Monday, January 19, 2015

Saint Wolf-Stone

Today is the feast of St. Wulfstan, also known as St. Wolstan or St. Wulstan. He was an Anglo-Saxon saint, all of whom are usually forgotten but all of whom had very interesting lives. Wulfstan was born in Warwickshire to a well-established family; but his family lost their lands when King Cnut invaded. He became priest and eventually joined the Benedictines. A major shift in the course of his life occurred when Bishop Ealdred of Worcester was chosen to be Archbishop of York. Actually to take position of the latter required papal approval, but Pope Nicholas refused to give Ealdred the approval unless he could guarantee that he would not hold both York and Worcester at the same time. Ealdred got Wulfstan elected. Unfortunately, the Archbishop of Canterbury, Stigand, was the reason why Nicholas was so insistent on the one-see rule: he was simultaneously Bishop of Winchester and Archbishop of Canterbury, and refused to let the former go. Because of that, Stigand was excommunicated. So Wulfstan was in the difficult position that the person who was technically over him and supposed to consecrate him was also excommunicated. So he was consecrated in 1062 by Ealdred instead, and just tried to live in peace with Stigand without officially recognizing him.

Those of you who know their basic English history know that 1062 puts Wulfstan's consecration right on the edge of one of the most significant events in English history, the Norman Conquest. King St. Edward the Confessor died in early January of 1066, touching off a massive crisis as different people claimed the right to succeed him. Harold Godwinson was crowned by Ealdred. The Archbishop of Canterbury had the right to do coronations, but, remember, Stigand was excommunicated. This would throw everything off; the Anglo-Saxons couldn't leave Stigand out for political reasons, but Harold also couldn't be crowned by an excommunicated bishop, which is why he was crowned by the Archbishop of York. However, the mere fact that Stigand assisted at the ceremony gave other claimants a way to argue that Harold was not actually legitimately crowned at all. Both Duke William of Normandy and King Harald Hardrada of Norway claimed that they were the true successor of St. Edward. After initially promising gains, the Norwegian army invading from the north in September was eventually crushed by Harold Godwinson, but only at great cost. In the meantime, William began invading from the south. William, of course, would defeat Harold at the Battle of Hastings in October. The Anglo-Saxons first attempted to put forward Edgar the Ætheling as the new successor, but then they lost their nerve and surrendered. William was crowned by Ealdred on Christmas Day.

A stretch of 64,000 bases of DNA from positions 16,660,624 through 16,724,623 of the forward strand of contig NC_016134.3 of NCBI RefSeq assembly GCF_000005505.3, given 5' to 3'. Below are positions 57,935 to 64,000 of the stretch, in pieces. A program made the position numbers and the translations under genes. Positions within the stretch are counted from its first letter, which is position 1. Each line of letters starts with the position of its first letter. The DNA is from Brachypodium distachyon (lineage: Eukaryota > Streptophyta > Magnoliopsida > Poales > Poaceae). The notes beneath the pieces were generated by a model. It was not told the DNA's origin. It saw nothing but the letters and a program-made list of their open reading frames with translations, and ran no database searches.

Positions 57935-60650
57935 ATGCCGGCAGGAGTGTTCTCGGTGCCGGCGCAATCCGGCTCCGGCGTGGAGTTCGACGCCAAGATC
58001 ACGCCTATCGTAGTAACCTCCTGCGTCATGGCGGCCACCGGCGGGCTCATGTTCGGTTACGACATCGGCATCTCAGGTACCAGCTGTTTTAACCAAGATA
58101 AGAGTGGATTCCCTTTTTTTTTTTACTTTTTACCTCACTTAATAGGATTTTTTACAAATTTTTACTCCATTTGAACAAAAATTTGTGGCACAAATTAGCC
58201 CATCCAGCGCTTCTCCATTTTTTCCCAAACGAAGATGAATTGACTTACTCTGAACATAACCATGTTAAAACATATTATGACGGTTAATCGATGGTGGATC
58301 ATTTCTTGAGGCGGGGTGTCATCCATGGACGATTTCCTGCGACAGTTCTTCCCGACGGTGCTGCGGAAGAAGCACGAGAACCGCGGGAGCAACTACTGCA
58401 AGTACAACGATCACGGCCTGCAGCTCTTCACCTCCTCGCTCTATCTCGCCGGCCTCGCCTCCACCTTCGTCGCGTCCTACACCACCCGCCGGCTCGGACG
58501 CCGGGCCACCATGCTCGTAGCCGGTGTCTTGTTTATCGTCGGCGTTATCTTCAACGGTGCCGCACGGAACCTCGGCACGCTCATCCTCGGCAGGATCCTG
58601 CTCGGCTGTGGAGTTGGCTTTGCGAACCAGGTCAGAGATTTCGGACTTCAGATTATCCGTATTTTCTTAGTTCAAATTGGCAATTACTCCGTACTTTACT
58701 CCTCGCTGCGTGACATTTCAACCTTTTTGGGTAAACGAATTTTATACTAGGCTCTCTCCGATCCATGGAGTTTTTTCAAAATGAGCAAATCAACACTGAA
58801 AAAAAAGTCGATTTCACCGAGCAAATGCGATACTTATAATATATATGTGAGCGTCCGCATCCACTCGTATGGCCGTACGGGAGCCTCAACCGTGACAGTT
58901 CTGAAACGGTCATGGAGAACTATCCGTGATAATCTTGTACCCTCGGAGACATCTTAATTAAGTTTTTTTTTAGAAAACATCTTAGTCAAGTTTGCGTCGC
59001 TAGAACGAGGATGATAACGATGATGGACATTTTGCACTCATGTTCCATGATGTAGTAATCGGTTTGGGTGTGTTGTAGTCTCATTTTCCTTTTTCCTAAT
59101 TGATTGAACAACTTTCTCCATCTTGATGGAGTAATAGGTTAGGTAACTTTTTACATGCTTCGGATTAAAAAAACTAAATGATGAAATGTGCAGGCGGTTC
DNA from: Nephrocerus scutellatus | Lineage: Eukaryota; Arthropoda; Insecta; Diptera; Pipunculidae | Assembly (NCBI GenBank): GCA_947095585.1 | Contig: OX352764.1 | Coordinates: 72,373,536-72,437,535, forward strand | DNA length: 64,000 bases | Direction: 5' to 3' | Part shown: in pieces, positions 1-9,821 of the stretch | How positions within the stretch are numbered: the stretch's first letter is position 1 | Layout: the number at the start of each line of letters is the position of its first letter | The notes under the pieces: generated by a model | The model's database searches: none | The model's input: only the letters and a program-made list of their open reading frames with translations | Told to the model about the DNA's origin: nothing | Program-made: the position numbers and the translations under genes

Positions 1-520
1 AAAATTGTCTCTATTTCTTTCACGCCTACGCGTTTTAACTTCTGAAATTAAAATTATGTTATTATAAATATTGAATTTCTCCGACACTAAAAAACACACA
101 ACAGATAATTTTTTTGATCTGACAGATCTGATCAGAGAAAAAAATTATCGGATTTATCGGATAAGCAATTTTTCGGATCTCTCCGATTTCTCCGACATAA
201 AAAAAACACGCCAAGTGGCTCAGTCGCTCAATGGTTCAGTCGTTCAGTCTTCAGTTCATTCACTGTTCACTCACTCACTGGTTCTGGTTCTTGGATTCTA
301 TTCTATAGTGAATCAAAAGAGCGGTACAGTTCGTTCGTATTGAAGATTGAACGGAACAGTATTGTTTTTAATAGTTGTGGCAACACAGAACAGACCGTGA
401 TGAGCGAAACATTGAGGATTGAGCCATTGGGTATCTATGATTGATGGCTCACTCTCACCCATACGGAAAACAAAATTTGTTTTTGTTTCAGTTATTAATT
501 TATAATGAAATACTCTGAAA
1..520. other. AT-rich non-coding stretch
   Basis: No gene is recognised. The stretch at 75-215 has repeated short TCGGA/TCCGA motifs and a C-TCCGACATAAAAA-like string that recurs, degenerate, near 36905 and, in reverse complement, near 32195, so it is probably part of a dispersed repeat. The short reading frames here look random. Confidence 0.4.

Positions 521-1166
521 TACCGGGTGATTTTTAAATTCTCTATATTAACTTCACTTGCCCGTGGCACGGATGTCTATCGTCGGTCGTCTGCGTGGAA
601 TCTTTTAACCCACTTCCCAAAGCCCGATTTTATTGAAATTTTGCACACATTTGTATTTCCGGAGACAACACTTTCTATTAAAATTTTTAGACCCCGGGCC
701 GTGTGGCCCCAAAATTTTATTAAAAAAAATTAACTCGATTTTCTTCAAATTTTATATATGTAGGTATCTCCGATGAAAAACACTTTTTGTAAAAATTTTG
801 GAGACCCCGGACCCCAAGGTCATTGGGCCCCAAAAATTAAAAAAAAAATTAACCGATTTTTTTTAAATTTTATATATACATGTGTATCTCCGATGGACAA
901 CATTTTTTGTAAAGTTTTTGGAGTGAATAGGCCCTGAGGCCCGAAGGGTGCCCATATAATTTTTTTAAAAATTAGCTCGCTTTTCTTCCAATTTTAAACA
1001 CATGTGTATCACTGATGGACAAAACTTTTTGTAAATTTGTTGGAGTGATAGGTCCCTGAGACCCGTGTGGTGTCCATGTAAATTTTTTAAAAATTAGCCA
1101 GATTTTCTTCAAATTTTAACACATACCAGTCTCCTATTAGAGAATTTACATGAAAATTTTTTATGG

In the meantime, trouble was brewing in the Church hierarchy. Stigand died. Lanfranc was appointed to Canterbury. Ealdred also died, and a man named Thomas succeeded him. But after so many years of York having the de facto primacy, Thomas of York was not willing to let it go. This led to a grave political crisis. Thomas would eventually be forced to submit by King William. Wulfstan supported Lanfranc and signed the Accord of Winchester affirming the primacy of Canterbury. You can see his signature below, the one farthest down on the left.


But the tensions between York and Canterbury would go on for years. (You see just how much trouble one excommunicated bishop causes for everyone else!)

In addition, there were still little rebellions going on everywhere. The last of these, and one of the most significant, was that Revolt of the Earls in 1075, which occurred while William was away in Normandy. Wulfstan played an active role in putting down the revolt; as the army of one of the Earls approached Worcestershire, he raised the fyrd of the shire, the fyrd being the Anglo-Saxon equivalent of a free militia. The fyrd managed to bog the army down, preventing it from meeting up with the other army of the Earls, which then had no other reinforcements as it met an even larger force. The Revolt failed. Perhaps because of this and his support of Lanfranc, after 1075 Wulfstan was the only Anglo-Saxon bishop in England. All the others who had not died had been forced out and replaced by Normans.

He was a very active bishop through his entire tenure. He did some massive building and rebuilding in his diocese; he founded the Great Malvern Priory during the reign of Edward the Confessor. With the help of Lanfranc he broke the back of the slave trade in southern England, where Bristol had been a notable slaver port. After Lanfranc's death, there was a period of four years during which there was no Archbishop of Canterbury. St. Anselm was eventually chosen, and Wulfstan was one of his consecrators. The lapse of four years had allowed York to get its strength back, and so much of St. Anselm's tenure as Archbishop was taken up with the struggle over the primacy, although Wulfstan missed most of it. He died 20 January 1095 and was canonized by Innocent III in 1203.

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